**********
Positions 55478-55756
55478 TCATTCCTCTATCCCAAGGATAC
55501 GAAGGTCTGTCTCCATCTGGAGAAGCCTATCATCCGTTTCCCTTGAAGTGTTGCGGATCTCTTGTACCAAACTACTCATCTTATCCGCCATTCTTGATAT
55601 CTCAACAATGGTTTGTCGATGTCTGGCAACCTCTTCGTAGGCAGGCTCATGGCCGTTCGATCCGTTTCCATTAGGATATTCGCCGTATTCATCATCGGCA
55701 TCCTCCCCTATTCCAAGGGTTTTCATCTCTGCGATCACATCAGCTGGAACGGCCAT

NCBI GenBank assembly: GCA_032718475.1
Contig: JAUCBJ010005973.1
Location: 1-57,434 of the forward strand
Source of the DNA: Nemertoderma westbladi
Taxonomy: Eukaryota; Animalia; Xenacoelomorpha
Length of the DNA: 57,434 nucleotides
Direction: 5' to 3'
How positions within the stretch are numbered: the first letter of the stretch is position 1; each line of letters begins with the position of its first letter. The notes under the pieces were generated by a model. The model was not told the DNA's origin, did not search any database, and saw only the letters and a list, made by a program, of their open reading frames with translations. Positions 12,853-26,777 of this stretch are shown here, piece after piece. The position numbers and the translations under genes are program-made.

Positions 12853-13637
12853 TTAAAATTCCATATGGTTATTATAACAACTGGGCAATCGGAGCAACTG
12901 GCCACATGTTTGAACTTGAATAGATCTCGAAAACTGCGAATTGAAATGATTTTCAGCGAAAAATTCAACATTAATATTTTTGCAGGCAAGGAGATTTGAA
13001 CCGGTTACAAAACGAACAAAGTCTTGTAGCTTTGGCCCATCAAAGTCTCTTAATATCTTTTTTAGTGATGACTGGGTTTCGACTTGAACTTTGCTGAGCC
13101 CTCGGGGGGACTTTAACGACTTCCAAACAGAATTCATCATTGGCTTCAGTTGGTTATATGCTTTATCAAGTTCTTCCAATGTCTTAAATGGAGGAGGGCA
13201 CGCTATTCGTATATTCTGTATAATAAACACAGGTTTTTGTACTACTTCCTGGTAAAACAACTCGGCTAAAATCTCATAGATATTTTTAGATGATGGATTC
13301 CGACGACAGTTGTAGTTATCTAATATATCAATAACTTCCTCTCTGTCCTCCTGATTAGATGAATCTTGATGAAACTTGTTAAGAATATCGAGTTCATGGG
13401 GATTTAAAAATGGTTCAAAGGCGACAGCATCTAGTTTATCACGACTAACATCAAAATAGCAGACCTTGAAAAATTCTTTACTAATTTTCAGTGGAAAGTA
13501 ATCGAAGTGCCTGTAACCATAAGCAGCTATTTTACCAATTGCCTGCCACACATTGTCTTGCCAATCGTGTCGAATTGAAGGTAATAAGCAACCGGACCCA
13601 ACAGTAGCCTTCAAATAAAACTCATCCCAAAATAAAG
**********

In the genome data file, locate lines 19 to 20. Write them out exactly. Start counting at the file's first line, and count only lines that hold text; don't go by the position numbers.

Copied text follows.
13201 CGCTATTCGTATATTCTGTATAATAAACACAGGTTTTTGTACTACTTCCTGGTAAAACAACTCGGCTAAAATCTCATAGATATTTTTAGATGATGGATTC
13301 CGACGACAGTTGTAGTTATCTAATATATCAATAACTTCCTCTCTGTCCTCCTGATTAGATGAATCTTGATGAAACTTGTTAAGAATATCGAGTTCATGGG